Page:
Senate Bill 135 Exceptions to Georgia 400 Week Limit and the Impact on WCMSAs

Pursuant to O.C.G.A Sec. 34-9-200, payment of medical expenses in workers’ compensation claims with dates of injury on or after July 1, 2013, were capped at 400 weeks for claims that were no-catastrophic in nature. Senate Bill 135, which will become effective on July 1, 2019, now eliminates the 400-week cap for certain medical items and services that were furnished within 400 weeks of the date of injury and prescribed by an authorized physician.

Specifically, the adopted bill includes the following pertinent language:

For injuries arising on or after July 1, 2013, that are not designated as catastrophic injuries pursuant to subsection (g) of Code Section 34-9-200.1, the maximum period of 400 weeks referenced in paragraph (2) of this subsection shall not be applicable to the following care, treatment, services, and items when prescribed by an authorized physician:

Maintenance, repair, revision, replacement, or removal of any prosthetic device, provided that the prosthetic device was originally furnished within 400 weeks of the date of injury or occupational disease arising out of and in the course of employment; (ii) Maintenance, repair, revision, replacement, or removal of a spinal cord stimulator or intrathecal pump device, provided that such items were originally furnished within 400 weeks of the date of injury or occupational disease arising out of and in the course of employment; and (iii) Maintenance, repair, revision, replacement, or removal of durable medical equipment, orthotics, corrective eyeglasses, or hearing aids, provided that such items were originally furnished within 400 weeks of the date of injury or occupational disease arising out of and in the course of employment…

Durable Medical Equipment and Prosthetic Devices are also defined in the bill as follows:

(i) Durable medical equipment’ means an apparatus that provides therapeutic benefits, is primarily and customarily used to serve a medical purpose, and is reusable and appropriate for use in the home. Such term includes, but shall not be limited to, manual and electric wheelchairs, beds and mattresses, traction equipment, canes, crutches, walkers, oxygen, and nebulizers.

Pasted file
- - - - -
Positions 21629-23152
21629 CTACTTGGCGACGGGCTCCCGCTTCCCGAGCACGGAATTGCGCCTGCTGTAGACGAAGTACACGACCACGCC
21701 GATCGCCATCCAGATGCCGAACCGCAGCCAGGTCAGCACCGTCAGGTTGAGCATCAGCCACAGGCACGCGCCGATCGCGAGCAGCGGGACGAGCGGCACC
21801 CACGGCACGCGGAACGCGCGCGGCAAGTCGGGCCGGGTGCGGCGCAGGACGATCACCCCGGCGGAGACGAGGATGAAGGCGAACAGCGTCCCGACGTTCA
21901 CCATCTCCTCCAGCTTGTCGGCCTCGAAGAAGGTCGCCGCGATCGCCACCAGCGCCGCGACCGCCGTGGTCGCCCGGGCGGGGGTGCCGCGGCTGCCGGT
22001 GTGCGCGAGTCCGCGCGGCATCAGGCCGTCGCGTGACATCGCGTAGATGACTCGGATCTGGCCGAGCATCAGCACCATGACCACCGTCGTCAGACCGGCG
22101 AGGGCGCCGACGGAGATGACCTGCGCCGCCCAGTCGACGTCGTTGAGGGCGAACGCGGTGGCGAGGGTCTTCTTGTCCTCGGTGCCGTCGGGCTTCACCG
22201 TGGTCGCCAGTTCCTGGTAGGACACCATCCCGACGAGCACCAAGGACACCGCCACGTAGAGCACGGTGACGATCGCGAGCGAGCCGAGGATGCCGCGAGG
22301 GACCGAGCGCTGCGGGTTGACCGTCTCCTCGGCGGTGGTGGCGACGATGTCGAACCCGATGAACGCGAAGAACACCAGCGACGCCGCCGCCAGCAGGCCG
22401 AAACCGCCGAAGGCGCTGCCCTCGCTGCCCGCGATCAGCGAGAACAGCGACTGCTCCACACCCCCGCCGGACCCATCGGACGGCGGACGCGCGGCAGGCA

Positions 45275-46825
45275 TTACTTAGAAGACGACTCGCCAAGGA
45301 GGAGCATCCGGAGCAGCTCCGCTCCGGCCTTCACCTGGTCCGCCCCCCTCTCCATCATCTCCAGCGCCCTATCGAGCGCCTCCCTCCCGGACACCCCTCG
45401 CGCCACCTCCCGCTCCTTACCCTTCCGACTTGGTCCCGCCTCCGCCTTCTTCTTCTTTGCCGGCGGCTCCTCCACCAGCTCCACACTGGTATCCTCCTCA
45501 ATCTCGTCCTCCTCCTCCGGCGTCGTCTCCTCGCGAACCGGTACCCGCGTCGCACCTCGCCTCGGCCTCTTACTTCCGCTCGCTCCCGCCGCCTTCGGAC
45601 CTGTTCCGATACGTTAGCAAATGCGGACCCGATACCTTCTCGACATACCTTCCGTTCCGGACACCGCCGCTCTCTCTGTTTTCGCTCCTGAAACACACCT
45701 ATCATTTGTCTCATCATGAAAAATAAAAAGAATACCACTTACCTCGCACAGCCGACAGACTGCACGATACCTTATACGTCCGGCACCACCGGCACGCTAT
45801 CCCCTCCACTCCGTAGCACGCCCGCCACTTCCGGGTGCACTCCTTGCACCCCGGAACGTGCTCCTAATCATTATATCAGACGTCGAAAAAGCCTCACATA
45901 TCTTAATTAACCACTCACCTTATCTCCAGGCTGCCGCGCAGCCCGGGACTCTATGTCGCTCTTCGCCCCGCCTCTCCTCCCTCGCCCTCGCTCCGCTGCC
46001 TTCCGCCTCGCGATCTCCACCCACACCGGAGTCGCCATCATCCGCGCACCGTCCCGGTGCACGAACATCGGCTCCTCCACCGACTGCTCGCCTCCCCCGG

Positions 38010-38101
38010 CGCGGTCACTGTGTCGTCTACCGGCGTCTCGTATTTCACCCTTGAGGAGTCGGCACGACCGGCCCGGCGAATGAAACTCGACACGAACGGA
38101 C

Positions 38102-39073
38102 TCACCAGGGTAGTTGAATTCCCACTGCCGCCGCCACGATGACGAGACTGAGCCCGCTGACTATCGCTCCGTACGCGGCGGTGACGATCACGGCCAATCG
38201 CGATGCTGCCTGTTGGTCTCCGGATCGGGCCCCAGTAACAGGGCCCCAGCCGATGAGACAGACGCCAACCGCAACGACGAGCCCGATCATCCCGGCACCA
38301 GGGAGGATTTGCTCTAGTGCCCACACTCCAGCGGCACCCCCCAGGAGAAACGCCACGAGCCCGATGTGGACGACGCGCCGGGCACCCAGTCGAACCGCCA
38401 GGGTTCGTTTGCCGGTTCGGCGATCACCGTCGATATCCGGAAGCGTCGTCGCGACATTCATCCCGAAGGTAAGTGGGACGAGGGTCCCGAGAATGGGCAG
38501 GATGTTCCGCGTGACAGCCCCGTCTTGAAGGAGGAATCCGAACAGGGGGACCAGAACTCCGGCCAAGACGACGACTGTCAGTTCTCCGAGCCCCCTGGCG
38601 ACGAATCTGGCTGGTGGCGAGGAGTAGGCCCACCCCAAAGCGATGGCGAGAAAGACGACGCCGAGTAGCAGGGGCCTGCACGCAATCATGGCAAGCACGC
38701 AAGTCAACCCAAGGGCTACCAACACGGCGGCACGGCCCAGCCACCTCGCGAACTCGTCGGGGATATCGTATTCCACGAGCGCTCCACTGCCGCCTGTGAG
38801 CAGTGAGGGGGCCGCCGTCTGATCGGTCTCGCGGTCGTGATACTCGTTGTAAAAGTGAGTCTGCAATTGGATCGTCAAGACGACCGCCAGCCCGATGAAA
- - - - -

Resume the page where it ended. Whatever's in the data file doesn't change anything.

(ii) ‘Prosthetic device’ means an artificial device that has, in whole or in part, replaced a joint lost or damaged or other body part lost or damaged as a result of an injury or occupational disease arising out of and in the course of employment.

Pursuant to Section 9.4.5 of the Workers’ Compensation Medicare Set Aside Reference Guide, CMS will honor state-specific statutes provided the statute is included with submission and there is a finding from a court or competent jurisdiction or appropriate state entity evidencing that the case does not meet  “the state’s list of exemptions to the legislative mandate.”  With the passage of SB 135, the parties will now need to consider if prosthetic devices, spinal cord stimulators, durable medical equipment, orthotics, corrective eyeglasses, or hearing aids were “furnished” to the claimant within 400 weeks of the date of injury and prescribed by an authorized physician.  If so, CMS may require an allocation for the life expectancy of the claim.  CMS has not officially commented on these changes and NuQuest will be monitoring the same.

In the interim, the parties should also consider whether the CMS voluntary review process or non-submission of a WCMSA is the best option for resolution of these types of claims.